The Homeowners Association Act required all HOAs to register with the state and to provide certain pre-sale disclosure documents to potential homebuyers. 

 

 

Brown’s Bill to Address Private Community Violations Approved by House

6/24/2016 HARRISBURG – Rep. Rosemary M. Brown’s (R-Monroe/Pike) legislation to grant the power of investigation and mediation of complaints from planned communities, cooperatives and condominiums to the Office of Attorney General’s Bureau of Consumer Protection passed the House on Tuesday.

Nearly one quarter of Pennsylvania residents live in these types of self-governing communities, including a significant portion of people in the 189th District. Communities formed under Title 68 are operated under a set of governing bylaws that creates a micro government. When disagreements or incidences of fraud occur in these communities, residents and unit owner boards feel they have nowhere to turn for assistance in resolving these complaints.

Read more here.

Pennsylvania is taking the lead with this proposal to extend the authority of the Attorney General to investigate and mediate consumer complaints against their homeowners, condominium, or cooperative associations. 

 

 

Legislation easing FHA loan restrictions on condos remains in holding pattern

A bill that would make it possible for more condo buyers to get financing through the Federal Housing Administration (FHA) has run up against inertia in the U.S. Senate after gaining unanimous support in the U.S. House.

Capitol DCH.R. 3700, which passed in the House 427-0 in February, has yet to be introduced in the Senate. The National Association of Realtors (NAR) last week put out a call to action among its 1.2 million members to pressure the Senate to introduce and move along a companion bill in time to get it passed this year. NAR is specifically supporting Title III of the bill, which eases restrictions on condominiums.

The FHA has a hard rule that disqualifies buyers from seeking FHA financing if less than 50 percent of the condominium units are owner-occupied. The bill would lower that requirement to a 35 percent owner-occupied ratio.

The rules also would compel FHA’s overseer, the U.S. Department of Housing and Urban Development, to rewrite its rules to make it easier to recertify a condo building’s eligibility through a streamlined process. FHA also would have to relax a hard rule against allowing the condominium associations to collect transfer fees when a condo is sold. FHA would allow transfer fees that are used to support community improvements, a policy that is consistent with Fannie Mae and Freddie Mac’s existing policy.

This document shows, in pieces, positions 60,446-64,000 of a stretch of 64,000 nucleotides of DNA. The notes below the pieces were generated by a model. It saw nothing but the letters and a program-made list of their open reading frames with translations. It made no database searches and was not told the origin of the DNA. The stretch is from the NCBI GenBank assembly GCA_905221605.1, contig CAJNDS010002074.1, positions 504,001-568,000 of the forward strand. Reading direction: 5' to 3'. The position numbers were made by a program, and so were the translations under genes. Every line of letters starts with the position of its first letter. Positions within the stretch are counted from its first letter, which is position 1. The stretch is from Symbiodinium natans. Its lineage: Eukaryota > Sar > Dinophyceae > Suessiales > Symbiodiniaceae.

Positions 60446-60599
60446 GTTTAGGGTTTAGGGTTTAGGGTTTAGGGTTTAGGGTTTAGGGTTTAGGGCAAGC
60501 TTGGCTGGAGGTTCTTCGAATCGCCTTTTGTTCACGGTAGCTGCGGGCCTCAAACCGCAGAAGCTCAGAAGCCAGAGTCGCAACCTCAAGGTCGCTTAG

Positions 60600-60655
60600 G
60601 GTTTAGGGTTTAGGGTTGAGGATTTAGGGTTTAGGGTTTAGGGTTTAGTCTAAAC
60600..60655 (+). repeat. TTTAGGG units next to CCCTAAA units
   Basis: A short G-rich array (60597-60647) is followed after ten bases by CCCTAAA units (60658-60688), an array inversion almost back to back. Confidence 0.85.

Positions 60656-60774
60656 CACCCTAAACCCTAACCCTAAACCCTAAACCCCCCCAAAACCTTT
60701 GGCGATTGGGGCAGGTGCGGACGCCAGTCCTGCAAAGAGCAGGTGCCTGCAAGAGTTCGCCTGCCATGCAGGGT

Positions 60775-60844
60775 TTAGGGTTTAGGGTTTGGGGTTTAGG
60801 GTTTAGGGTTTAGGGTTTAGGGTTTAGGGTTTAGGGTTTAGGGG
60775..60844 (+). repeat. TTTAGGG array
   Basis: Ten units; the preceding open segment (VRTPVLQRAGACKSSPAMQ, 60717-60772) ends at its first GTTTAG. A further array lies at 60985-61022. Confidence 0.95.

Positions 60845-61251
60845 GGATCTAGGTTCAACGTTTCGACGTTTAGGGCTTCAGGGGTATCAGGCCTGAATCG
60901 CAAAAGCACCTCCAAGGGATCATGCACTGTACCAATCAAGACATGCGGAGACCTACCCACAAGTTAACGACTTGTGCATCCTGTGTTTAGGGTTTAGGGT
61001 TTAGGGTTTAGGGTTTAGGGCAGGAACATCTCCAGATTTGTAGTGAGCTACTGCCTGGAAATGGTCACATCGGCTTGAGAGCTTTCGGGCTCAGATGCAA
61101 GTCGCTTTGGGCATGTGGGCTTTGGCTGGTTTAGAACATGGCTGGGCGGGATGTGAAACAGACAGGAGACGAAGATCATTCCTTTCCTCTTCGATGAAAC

Read more here.

The U.S. Senate has not introduced HR 3700, indicating that Senators might be listening to consumer advocates and the housing finance industry. Reducing owner-occupancy thresholds, increasing commercial occupancy limits, and allowing transfer fees pose additional financial costs and risks to condo buyers. National Association of Realtors (NAR) is lobbying in favor of easing FHA condominium mortgage certification standards. 

 

 

Chart Book: Federal Housing Spending Is Poorly Matched to Need
Tilt Toward Well-Off Homeowners Leaves Struggling Low-Income Renters Without Help
JUNE 8, 2016
BY WILL FISCHER BARBARA SARD
The federal government spent $190 billion in 2015 to help Americans buy or rent homes, but little of that spending went to the families who struggle the most to afford housing. As the charts below show, federal housing expenditures are unbalanced in two respects: they target a disproportionate share of subsidies on higher-income households and they favor homeownership over renting. Lower-income renters are far likelier than homeowners or higher-income renters to pay very high shares of their income for housing and to experience problems such as homelessness, housing instability, and overcrowding. Federal rental assistance is highly effective at helping these vulnerable families, but rental assistance programs are deeply underfunded and as a result reach only about one in four eligible households.

Read more here.

The report takes a comprehensive look at how federal housing tax dollars are allocated in relation to household income levels. The wealthiest taxpayers reap the largest tax benefits, and affordable housing remains scarce. (Note: this will not bode well for the HOME Act – a legislative proposal to allow IRS tax deductions for HOA assessments.)